Click on the link and enjoy “Pip.”



At this time our Wellbeing is so important. There are two articles to read to support families and young people in these uncertain times. Please click on the links to read the articles.




Winter Wonderland

The students have been creating some beautiful art work around our theme 'Winter Wonderland'.
It is great to see the diverse talents of our students and the wonderful artworks they are creating in their classrooms. Our display looks fantastic!


Our Indigenous art work

Earlier this year our staff were involved in Professional Development around Indigenous culture and understanding. Our KESO support officer gave staff an insight into the beautiful culture, art and history of our Aboriginal and Torres Straight Islander First Nation Peoples. We were given an opportunity to purchase an artwork for our school and chose this painting from the artist below.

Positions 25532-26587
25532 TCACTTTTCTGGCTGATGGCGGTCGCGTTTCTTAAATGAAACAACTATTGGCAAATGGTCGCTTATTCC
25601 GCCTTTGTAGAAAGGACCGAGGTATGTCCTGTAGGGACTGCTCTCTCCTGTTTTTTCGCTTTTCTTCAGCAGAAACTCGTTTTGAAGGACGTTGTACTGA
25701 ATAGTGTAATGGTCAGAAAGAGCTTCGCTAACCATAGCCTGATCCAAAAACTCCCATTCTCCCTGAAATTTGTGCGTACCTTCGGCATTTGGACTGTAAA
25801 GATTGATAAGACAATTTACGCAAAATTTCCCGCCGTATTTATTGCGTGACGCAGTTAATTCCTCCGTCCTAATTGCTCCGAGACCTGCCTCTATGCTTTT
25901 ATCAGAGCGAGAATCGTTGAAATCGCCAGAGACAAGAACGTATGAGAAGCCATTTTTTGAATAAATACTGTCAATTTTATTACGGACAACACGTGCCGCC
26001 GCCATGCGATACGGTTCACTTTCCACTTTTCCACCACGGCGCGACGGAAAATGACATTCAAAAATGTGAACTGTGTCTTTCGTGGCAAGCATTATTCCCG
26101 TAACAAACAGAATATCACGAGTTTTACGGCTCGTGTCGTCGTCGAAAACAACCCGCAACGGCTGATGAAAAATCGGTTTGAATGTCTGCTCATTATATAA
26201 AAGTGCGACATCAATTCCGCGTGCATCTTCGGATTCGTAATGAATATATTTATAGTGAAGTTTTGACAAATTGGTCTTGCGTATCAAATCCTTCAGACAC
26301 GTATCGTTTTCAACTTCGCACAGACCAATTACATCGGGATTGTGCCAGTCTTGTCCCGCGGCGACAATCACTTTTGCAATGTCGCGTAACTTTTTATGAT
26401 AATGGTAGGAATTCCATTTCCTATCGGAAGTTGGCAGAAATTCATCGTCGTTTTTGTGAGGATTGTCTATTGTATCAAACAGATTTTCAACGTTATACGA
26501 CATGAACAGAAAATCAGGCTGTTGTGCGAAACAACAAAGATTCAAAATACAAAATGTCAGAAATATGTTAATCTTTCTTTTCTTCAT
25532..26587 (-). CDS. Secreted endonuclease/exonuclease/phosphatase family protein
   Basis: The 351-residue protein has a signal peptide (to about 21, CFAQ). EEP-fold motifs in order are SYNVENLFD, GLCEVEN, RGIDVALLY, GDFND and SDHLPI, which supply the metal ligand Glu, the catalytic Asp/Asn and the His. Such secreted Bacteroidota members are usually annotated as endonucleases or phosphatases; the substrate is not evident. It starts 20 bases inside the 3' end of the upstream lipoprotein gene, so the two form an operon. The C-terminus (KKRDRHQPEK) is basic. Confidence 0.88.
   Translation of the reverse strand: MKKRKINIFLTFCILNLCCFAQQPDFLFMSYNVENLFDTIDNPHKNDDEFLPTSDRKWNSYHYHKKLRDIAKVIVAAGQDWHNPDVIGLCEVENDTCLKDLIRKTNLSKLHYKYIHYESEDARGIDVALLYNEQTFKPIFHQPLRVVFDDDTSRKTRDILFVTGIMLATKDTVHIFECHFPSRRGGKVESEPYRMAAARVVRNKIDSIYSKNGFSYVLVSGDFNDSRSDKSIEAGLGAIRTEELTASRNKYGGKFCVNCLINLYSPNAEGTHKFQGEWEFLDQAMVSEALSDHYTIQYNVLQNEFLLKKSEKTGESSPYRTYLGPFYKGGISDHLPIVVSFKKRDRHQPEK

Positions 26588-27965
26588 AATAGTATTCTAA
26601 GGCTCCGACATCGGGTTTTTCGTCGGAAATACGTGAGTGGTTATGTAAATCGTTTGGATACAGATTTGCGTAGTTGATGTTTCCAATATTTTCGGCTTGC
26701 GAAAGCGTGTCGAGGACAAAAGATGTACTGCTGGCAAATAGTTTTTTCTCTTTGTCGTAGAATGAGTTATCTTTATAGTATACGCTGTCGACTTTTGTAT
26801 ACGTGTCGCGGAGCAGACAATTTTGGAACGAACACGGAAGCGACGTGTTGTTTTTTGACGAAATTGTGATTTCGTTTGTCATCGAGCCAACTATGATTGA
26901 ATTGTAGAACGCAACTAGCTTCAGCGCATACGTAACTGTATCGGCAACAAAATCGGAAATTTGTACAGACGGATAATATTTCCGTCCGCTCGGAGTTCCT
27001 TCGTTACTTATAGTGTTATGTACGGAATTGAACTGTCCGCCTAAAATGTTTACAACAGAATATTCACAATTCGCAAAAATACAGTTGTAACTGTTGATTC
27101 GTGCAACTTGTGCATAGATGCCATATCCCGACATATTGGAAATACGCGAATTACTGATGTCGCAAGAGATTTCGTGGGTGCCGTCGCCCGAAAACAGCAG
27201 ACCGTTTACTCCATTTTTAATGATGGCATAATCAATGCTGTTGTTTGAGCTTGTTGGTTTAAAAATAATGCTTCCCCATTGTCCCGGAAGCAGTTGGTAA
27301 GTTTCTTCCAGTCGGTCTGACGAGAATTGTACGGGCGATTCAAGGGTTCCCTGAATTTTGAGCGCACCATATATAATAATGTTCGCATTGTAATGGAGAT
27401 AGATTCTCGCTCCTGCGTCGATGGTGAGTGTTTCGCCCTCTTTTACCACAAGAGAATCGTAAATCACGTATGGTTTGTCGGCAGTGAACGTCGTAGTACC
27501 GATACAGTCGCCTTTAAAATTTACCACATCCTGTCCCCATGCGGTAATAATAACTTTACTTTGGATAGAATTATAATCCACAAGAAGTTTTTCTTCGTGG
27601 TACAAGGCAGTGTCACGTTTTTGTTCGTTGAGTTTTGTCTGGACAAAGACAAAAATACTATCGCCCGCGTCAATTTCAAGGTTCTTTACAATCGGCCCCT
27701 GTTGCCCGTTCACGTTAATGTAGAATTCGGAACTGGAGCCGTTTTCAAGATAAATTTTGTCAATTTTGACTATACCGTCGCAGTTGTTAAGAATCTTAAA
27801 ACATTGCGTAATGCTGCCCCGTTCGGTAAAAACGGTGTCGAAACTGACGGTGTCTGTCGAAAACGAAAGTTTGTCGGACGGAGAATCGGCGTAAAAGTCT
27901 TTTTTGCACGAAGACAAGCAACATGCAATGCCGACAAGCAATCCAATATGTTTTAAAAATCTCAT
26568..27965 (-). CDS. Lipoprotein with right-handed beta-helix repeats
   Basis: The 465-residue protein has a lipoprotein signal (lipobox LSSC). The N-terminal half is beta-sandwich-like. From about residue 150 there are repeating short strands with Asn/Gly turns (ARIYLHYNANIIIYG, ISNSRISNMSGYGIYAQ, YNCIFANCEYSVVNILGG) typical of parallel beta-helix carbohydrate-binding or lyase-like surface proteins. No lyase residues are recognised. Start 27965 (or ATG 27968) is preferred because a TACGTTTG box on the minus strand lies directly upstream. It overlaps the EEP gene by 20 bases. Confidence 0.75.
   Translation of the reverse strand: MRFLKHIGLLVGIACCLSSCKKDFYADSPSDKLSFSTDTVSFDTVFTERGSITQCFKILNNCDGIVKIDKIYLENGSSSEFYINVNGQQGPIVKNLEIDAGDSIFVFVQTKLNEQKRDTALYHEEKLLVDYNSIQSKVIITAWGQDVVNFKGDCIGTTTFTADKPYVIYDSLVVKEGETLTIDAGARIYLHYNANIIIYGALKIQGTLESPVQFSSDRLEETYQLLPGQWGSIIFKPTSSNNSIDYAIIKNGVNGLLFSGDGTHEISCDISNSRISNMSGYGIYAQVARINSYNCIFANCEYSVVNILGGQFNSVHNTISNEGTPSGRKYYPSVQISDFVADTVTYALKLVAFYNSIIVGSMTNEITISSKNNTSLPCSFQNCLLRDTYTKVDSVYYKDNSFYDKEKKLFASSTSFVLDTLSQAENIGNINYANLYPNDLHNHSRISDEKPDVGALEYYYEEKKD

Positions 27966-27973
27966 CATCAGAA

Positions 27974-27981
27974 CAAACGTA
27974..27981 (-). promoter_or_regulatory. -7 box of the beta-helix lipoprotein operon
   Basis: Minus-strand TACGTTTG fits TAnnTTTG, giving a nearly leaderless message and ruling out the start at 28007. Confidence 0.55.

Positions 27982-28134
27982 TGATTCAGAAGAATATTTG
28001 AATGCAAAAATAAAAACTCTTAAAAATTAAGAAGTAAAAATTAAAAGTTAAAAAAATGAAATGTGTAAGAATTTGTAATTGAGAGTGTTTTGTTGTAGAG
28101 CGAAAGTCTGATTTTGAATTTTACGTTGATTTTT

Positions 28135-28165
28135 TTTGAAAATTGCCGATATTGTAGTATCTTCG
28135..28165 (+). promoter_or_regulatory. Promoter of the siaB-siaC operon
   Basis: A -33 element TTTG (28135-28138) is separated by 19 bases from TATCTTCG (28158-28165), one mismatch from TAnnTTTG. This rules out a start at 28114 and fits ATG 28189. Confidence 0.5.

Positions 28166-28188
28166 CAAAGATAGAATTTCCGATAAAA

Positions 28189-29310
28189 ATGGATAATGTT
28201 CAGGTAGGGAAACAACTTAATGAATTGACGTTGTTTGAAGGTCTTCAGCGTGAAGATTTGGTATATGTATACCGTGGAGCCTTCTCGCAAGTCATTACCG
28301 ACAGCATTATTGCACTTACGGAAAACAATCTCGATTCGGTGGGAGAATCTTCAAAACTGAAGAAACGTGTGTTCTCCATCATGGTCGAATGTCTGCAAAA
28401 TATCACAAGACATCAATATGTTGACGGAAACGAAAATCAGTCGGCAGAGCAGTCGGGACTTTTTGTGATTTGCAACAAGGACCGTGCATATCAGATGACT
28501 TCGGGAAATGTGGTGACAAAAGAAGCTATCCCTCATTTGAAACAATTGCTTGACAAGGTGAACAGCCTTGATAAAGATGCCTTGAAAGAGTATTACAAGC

Title - Women's Ceremony


Stunning colours and heavy dot work are used to depict traditional sacred women's sites in the Kintore area, which is located 250km west of Debra’s birthplace. The concentric circles commonly seen in her paintings represent the important ceremonial sites for Debra and her ancestors and the connecting lines between the circles are the ancient travelling paths that lead to these sites.


Debra Young Nakamarra

Debra began painting in the mid 1980s, along with her sisters Katherine Marshall Nakamarra and Lorraine Yungut Nakamarra. Painting with their mother, the highly-acclaimed Pintupi artist Walangkura Napanangka, the three sisters have inherited her stories and iconography for representing them.

Debra’s father, Johnny Yungut Tjupurrula, was also a successful Papunya Tula artist, as were her mother's sister, Pirrmangka Napanangka, and her grandmother, Inyuwa Nampitjinpa.